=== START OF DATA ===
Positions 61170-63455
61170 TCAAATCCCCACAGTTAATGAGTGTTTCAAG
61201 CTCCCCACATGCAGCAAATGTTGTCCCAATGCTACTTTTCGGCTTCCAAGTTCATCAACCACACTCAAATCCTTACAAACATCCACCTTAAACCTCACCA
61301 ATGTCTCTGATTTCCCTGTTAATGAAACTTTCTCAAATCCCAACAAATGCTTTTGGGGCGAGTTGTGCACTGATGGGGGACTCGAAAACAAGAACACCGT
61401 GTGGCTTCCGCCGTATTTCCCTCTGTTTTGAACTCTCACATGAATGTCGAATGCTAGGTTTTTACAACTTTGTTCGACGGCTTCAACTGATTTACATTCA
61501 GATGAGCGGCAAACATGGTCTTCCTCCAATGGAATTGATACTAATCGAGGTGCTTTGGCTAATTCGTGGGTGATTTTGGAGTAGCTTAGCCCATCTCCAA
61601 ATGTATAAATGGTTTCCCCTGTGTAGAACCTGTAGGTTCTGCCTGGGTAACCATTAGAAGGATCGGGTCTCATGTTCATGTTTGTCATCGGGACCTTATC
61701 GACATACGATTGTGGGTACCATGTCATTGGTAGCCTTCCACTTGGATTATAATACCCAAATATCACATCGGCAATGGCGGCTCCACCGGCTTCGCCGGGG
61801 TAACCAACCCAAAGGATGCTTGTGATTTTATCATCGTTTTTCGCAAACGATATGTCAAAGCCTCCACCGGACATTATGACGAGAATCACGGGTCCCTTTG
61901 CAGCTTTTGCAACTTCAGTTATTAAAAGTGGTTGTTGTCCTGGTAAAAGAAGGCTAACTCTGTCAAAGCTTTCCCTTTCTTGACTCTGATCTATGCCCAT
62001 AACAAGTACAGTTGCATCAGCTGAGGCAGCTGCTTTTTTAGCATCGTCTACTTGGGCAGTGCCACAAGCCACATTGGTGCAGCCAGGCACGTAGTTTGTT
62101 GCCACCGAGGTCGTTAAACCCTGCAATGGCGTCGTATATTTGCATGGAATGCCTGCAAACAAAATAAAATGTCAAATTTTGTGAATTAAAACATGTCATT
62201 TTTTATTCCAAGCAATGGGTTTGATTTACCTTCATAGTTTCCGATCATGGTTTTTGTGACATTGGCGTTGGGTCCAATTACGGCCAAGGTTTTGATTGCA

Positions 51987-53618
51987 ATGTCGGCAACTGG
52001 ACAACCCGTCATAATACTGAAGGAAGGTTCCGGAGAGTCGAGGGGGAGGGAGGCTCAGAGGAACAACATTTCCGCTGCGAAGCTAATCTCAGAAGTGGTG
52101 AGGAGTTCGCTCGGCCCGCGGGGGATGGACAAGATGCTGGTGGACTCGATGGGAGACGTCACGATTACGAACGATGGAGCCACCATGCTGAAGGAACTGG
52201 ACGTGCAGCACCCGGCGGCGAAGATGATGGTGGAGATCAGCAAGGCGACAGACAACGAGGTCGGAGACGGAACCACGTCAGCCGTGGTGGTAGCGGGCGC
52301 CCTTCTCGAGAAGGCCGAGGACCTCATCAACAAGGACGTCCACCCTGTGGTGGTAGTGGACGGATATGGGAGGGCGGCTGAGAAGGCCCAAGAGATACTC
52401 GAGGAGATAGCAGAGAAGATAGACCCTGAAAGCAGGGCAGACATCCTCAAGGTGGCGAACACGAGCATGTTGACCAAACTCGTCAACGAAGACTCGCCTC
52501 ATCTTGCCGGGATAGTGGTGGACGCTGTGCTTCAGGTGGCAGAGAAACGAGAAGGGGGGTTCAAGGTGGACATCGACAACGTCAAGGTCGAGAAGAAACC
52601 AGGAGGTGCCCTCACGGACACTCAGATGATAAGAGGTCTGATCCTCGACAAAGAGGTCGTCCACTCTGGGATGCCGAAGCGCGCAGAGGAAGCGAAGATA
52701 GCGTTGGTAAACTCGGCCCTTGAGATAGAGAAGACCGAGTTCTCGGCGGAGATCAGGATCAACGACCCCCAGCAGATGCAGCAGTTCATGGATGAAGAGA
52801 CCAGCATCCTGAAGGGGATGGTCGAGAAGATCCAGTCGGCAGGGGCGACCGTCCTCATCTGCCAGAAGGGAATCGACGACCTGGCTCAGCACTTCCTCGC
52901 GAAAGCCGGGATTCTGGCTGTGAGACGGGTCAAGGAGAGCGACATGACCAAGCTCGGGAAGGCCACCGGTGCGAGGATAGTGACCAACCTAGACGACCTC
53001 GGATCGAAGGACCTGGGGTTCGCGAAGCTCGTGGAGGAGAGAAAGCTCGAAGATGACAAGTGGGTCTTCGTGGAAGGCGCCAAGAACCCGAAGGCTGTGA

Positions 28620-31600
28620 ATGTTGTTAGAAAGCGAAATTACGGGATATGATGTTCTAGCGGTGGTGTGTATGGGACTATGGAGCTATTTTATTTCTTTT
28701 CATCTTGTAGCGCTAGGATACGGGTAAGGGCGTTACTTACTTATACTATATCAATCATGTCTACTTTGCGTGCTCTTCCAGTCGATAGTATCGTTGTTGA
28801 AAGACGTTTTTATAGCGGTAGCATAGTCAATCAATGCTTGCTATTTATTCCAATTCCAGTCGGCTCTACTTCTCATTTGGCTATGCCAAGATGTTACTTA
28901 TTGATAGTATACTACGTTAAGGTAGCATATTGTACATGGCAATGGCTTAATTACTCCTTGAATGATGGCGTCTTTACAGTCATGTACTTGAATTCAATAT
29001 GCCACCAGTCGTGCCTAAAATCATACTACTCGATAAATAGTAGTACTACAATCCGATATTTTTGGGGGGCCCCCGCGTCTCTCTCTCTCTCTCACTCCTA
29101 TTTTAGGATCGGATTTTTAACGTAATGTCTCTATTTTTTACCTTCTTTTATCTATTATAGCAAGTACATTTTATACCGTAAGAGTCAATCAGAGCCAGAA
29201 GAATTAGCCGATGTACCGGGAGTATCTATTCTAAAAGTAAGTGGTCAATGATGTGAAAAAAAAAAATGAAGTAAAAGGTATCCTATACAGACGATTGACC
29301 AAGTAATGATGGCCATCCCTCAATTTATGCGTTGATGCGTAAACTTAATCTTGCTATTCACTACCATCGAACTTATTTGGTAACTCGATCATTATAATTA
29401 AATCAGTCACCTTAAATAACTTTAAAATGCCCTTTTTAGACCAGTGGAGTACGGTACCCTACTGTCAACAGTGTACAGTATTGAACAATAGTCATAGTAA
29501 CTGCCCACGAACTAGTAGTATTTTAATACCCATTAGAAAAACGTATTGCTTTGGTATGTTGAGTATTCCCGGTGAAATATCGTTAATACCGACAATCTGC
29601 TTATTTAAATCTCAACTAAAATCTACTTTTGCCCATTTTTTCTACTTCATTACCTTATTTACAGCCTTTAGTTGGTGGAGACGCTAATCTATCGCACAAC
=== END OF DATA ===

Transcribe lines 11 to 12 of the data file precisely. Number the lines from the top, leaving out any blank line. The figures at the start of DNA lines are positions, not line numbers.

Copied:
62001 AACAAGTACAGTTGCATCAGCTGAGGCAGCTGCTTTTTTAGCATCGTCTACTTGGGCAGTGCCACAAGCCACATTGGTGCAGCCAGGCACGTAGTTTGTT
62101 GCCACCGAGGTCGTTAAACCCTGCAATGGCGTCGTATATTTGCATGGAATGCCTGCAAACAAAATAAAATGTCAAATTTTGTGAATTAAAACATGTCATT